Rio Grande takes place after the Civil War when the Union turned their attention towards the Apaches. Union officer Kirby Yorke is in charge of an outpost on the Rio Grande in which he is ... See full summary »
George Washington McLintock, "GW" to friends and foes alike, is a cattle baron and the richest man in the territory. He anxiously awaits the return of his daughter Becky who has been away ... See full summary »
When the government agency fails to deliver even the meager supplies due by treaty to the proud Cheyenne tribe in their barren desert reserve, the starving Indians have taken more abuse ... See full summary »
A Union Cavalry outfit is sent behind confederate lines in strength to destroy a rail/supply center. Along with them is sent a doctor who causes instant antipathy between him and the ... See full summary »
After Custer and the 7th Cavalry are wiped out by Indians, everyone expects the worst. Capt. Nathan Brittles is ordered out on patrol but he's also required to take along Abby Allshard, ... See full summary »
Legendary director John Ford's final film involving seven dedicated missionary women in China circa 1935 trying to protect themselves from the advances of a Mongolian barbaric warlord and his cut-throat gang of warriors.
'Guns' Donovan prefers carousing with his pals Doc Dedham and 'Boats' Gilhooley, until Dedham's high-society daughter Amelia shows up in their South Seas paradise. Written by
Jim Beaver <email@example.com>
Actor John Qualen dubbed the voice of the sailor who yells "Man overboard!" in the opening scene, though it is not Qualen on-screen. See more »
French Polynesia was 4,000 km (about 2200 nautical miles) east of the farthest Japanese expansion, and there was no fighting there. See more »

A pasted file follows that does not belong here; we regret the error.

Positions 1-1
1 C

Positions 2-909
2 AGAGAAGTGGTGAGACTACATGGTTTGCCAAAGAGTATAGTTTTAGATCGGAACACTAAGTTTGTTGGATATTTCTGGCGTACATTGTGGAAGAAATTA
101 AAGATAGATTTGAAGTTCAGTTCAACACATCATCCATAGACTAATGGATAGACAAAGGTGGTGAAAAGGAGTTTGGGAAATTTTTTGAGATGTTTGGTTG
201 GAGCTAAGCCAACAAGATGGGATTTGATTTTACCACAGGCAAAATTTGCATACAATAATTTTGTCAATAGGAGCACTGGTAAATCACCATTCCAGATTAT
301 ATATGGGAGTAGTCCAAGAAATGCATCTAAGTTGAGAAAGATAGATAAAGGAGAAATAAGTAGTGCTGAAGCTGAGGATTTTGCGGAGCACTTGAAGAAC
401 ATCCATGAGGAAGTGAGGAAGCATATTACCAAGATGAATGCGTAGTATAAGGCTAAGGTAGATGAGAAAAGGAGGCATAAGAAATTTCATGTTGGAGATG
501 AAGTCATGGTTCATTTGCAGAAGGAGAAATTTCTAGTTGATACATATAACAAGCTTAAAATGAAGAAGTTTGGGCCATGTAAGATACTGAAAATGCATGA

Marquis Andre de Lage:
Well, there is our Mike Donovan. Three children and not one marriage. Oh, I do not say that he's the first man to put the cart before the horse, but three carts and no horse? Huh?
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"Donovan's Reef" is an accurately made, funny, light-hearted work, with some moments of deep poetry. For the audience it is more a relaxing vacation than an actual movie: we are transferred to a paradisiac South Pacific island, where a bunch of super-nice guys, our friends John Wayne, Lee Marvin, Elizabeth Allen, Dorothy Lamour, Mike Mazurki, Cesar Romero make a funny show to entertain us. From the very beginning we find John Ford's characteristic sense of humour: we see a family meeting of sullen Bostonian shipowners, who all take for granted that their relative Dr. Dedham (Jack Warden) is living in orgiastic promiscuity over there, in the Islands of Sin. And then there is the usual number of (harmless) fist-fights and brawls... and a quarrel-loaded love-story... and many comic misunderstandings...
"Donovan's Reef" is one of the very last cinema appointments of John Ford. Inside this light comedy, the old Master inserts touches of his poetic legacy, his trade-mark messages of peace, brotherhood, anti-racism. An evident instance is the scene of the Christmas Mass and Ceremony, with the islanders in their native costumes. And then there is an extremely poignant short scene, just few seconds. The nice little French priest is walking on a beautiful, sunny lawn, shaded by palm-trees, close to the sea: it's the cemetery. We see tombs with a Celtic cross, a French cross, a David's star; then the priest stops at a native barrow, covered with garlands, and he starts to pray (this is the tomb of the late native princess, the doctor's wife). After the storms of our life on this earth, we become all brothers in a better world. This quiet and dignified, yet full of religious hope acceptance of death is one of the most felt and profound themes of Ford's poetry.
I recommend "Donovan's Reef": enjoy the humour, the funny action, the fine performances of the cast, and don't miss the deep poetic touches of the Master John Ford.
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